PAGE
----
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'That doesn’t make him a bad coach. He’s still a very good coach'

By PA
Japan's new head rugby coach Eddie Jones speaks during a press conference to speak about the new squad for upcoming matches in Tokyo on May 30, 2024. (Photo by Richard A. Brooks / AFP) (Photo by RICHARD A. BROOKS/Afp/AFP via Getty Images)

Ben Youngs has warned England that Eddie Jones remains an elite coach whose second term with Japan will be driven by his recent failures.

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Jones and Steve Borthwick will go head to head for the first time when the Australian and his former number two clash in the master and apprentice duel that underpins England’s tour opener in Tokyo on Saturday.

It has been just 18 months since Jones was sacked by the Rugby Football Union for a downturn in results, yet before returning to Japan he squeezed in a disastrous homecoming with the Wallabies that ended when they failed to emerge from the group stage of last autumn’s World Cup.

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But the 64-year-old has the highest win rate of any England head coach with 73 per cent and Youngs, his first choice scrum-half for the whole of his seven-year reign, insists he is still a formidable operator.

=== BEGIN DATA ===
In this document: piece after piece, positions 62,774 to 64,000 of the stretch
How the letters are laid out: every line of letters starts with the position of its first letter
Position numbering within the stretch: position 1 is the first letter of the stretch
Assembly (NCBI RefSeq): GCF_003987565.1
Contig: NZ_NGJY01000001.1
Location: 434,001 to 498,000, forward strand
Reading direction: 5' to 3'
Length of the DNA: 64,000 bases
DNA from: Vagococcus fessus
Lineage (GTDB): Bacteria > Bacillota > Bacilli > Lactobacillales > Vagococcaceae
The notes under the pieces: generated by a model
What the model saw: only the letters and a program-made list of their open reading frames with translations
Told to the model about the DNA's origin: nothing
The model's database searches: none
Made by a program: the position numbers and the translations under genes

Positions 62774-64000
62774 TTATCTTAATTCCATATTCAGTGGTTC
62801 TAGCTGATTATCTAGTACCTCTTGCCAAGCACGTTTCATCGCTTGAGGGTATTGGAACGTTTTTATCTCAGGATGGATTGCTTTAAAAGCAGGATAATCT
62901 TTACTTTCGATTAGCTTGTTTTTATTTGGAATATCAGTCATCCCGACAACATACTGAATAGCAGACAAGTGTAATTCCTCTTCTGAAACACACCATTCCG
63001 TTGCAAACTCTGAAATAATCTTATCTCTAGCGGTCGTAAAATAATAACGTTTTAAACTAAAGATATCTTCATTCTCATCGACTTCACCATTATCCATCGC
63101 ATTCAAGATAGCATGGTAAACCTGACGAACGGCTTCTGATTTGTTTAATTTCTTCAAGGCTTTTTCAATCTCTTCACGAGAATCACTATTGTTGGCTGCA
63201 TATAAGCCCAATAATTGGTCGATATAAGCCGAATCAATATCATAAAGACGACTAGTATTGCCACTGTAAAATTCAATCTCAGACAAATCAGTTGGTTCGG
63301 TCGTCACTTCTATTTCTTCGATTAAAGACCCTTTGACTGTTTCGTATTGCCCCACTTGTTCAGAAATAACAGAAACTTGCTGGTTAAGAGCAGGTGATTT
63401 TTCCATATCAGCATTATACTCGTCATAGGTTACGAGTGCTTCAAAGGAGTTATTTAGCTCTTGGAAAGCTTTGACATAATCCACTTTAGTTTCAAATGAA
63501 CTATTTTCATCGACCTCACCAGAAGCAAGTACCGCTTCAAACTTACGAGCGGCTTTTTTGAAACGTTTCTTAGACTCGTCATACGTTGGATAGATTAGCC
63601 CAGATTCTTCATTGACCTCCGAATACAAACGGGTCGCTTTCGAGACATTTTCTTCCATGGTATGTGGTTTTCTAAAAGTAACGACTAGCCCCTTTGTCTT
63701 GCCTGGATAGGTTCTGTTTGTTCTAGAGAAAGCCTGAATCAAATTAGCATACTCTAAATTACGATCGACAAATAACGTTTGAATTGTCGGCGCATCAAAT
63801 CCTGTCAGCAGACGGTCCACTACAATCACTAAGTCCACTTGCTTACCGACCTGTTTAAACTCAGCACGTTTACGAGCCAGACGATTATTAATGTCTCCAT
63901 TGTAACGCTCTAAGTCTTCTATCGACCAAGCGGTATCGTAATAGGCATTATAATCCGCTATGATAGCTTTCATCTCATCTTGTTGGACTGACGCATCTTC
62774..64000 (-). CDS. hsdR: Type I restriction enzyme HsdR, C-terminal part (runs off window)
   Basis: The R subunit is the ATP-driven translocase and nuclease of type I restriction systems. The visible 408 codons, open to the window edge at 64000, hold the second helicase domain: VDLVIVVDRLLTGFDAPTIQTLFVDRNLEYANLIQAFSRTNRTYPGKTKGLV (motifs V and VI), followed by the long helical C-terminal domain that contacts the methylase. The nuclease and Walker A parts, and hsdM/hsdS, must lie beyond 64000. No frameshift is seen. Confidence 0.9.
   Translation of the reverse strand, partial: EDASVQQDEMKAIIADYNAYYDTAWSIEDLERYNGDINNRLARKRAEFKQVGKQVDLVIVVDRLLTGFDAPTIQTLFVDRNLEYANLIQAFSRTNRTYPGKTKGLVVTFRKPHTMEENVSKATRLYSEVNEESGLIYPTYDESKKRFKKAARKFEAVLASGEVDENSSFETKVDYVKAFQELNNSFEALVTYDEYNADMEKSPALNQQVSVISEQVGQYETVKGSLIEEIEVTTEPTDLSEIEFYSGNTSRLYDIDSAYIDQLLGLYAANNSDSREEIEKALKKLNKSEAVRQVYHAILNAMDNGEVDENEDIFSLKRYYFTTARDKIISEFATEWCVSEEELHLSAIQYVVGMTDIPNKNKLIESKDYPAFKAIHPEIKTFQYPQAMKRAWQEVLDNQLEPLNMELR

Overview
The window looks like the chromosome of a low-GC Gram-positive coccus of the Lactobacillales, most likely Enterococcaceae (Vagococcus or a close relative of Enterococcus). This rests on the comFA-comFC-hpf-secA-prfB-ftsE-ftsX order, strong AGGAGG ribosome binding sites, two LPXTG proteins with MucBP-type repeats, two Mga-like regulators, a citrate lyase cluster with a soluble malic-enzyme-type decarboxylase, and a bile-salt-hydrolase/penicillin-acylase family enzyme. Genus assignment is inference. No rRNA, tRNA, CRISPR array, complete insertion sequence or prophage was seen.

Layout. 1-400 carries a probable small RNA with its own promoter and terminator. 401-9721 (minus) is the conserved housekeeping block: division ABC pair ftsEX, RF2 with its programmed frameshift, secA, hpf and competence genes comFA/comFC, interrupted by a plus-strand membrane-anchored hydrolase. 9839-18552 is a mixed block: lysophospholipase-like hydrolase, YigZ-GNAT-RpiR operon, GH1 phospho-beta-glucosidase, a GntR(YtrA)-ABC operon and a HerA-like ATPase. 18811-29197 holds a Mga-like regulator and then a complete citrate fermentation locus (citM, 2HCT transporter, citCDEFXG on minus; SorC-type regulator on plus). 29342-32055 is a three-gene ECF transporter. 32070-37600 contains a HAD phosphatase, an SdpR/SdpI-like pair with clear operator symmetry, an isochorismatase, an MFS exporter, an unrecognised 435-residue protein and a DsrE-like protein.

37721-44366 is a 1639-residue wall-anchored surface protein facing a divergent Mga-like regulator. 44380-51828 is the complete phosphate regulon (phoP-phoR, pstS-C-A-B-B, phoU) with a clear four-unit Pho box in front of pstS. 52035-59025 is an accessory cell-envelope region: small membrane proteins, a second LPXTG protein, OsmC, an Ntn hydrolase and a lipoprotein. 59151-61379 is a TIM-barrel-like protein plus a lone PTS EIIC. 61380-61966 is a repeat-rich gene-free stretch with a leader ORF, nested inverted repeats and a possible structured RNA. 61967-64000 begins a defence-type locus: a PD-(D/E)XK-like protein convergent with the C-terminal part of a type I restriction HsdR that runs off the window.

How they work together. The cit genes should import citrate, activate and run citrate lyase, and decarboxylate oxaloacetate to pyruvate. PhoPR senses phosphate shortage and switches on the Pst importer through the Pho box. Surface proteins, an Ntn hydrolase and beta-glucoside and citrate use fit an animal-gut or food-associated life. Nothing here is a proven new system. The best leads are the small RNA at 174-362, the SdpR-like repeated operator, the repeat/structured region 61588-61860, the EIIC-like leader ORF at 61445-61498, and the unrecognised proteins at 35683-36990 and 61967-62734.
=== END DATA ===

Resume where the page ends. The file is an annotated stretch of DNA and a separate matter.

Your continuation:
“Eddie is honestly one of the best coaches I’ve ever had. Tactically, he’s very, very good,” said England’s most capped player, who will be in action for Barbarians against Fiji at Twickenham on Saturday.

“For whatever reason it didn’t work with Australia. That doesn’t make him a bad coach. He’s still a very good coach. He’s still very intelligent in how he sees the game.

“We had a really successful time at England. We had some tough periods, of course we did. But he’s honestly one of the best coaches I’ve had.

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“I’m sure he’ll embrace the challenge of Japan. I’m sure he’ll bottle everything how it unfolded with England and how it unfolded with Australia.

“You just know that because of what he’s like as a character, he’ll be taking Japan back to the World Cup in Australia.

“It wouldn’t surprise me if suddenly Australia and Japan are in the same pool – that’s just the way the stars align with him – and he would love it.

“Rugby needs characters like Eddie and he brings a lot of entertainment. He divides opinion, I get that, but if I got the opportunity to work under him again I would jump at it.”

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The battle of the coaches is a fascinating sub-plot to a match that should see a revamped Japan team swept aside by England ahead of their first Test against New Zealand in a fortnight.

A stunning victory over Ireland and heroic last-gasp defeat to France put a shine on the Six Nations for Borthwick’s men, who are close to full strength for opponents they dispatched with ease at the World Cup.

“As soon as this fixture was announced I thought ‘that’s going to be an entertaining week’,” Youngs said.